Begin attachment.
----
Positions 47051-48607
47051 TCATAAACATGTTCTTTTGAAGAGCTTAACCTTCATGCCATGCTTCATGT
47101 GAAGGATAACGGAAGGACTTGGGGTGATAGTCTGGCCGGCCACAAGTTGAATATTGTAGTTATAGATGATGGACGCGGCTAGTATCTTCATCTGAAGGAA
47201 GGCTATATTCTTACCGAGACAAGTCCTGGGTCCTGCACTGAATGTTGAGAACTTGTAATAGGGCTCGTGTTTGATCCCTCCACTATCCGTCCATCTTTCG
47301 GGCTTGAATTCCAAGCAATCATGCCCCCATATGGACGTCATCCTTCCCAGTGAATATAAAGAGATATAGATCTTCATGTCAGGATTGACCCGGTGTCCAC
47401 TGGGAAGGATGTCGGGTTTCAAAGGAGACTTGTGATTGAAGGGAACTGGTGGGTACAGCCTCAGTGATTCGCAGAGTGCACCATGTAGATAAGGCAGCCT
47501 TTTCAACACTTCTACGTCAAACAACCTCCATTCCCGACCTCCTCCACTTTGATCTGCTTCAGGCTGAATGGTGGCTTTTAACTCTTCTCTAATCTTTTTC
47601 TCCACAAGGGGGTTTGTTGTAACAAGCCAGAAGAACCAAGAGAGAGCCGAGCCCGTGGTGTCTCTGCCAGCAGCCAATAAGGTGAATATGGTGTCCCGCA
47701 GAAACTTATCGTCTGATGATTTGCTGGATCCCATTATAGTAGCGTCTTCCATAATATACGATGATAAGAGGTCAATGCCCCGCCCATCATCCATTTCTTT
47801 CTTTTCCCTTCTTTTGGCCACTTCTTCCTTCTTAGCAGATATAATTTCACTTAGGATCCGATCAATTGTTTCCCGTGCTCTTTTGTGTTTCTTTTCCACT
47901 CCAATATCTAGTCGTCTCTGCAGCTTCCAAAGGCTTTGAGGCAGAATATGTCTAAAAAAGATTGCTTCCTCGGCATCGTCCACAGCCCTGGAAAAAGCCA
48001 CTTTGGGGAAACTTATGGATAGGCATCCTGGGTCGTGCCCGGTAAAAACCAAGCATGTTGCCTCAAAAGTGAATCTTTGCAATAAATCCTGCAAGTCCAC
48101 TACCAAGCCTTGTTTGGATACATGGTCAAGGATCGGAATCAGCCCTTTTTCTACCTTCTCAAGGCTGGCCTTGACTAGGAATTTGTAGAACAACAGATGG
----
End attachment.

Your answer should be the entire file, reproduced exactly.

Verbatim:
Positions 47051-48607
47051 TCATAAACATGTTCTTTTGAAGAGCTTAACCTTCATGCCATGCTTCATGT
47101 GAAGGATAACGGAAGGACTTGGGGTGATAGTCTGGCCGGCCACAAGTTGAATATTGTAGTTATAGATGATGGACGCGGCTAGTATCTTCATCTGAAGGAA
47201 GGCTATATTCTTACCGAGACAAGTCCTGGGTCCTGCACTGAATGTTGAGAACTTGTAATAGGGCTCGTGTTTGATCCCTCCACTATCCGTCCATCTTTCG
47301 GGCTTGAATTCCAAGCAATCATGCCCCCATATGGACGTCATCCTTCCCAGTGAATATAAAGAGATATAGATCTTCATGTCAGGATTGACCCGGTGTCCAC
47401 TGGGAAGGATGTCGGGTTTCAAAGGAGACTTGTGATTGAAGGGAACTGGTGGGTACAGCCTCAGTGATTCGCAGAGTGCACCATGTAGATAAGGCAGCCT
47501 TTTCAACACTTCTACGTCAAACAACCTCCATTCCCGACCTCCTCCACTTTGATCTGCTTCAGGCTGAATGGTGGCTTTTAACTCTTCTCTAATCTTTTTC
47601 TCCACAAGGGGGTTTGTTGTAACAAGCCAGAAGAACCAAGAGAGAGCCGAGCCCGTGGTGTCTCTGCCAGCAGCCAATAAGGTGAATATGGTGTCCCGCA
47701 GAAACTTATCGTCTGATGATTTGCTGGATCCCATTATAGTAGCGTCTTCCATAATATACGATGATAAGAGGTCAATGCCCCGCCCATCATCCATTTCTTT
47801 CTTTTCCCTTCTTTTGGCCACTTCTTCCTTCTTAGCAGATATAATTTCACTTAGGATCCGATCAATTGTTTCCCGTGCTCTTTTGTGTTTCTTTTCCACT
47901 CCAATATCTAGTCGTCTCTGCAGCTTCCAAAGGCTTTGAGGCAGAATATGTCTAAAAAAGATTGCTTCCTCGGCATCGTCCACAGCCCTGGAAAAAGCCA
48001 CTTTGGGGAAACTTATGGATAGGCATCCTGGGTCGTGCCCGGTAAAAACCAAGCATGTTGCCTCAAAAGTGAATCTTTGCAATAAATCCTGCAAGTCCAC
48101 TACCAAGCCTTGTTTGGATACATGGTCAAGGATCGGAATCAGCCCTTTTTCTACCTTCTCAAGGCTGGCCTTGACTAGGAATTTGTAGAACAACAGATGG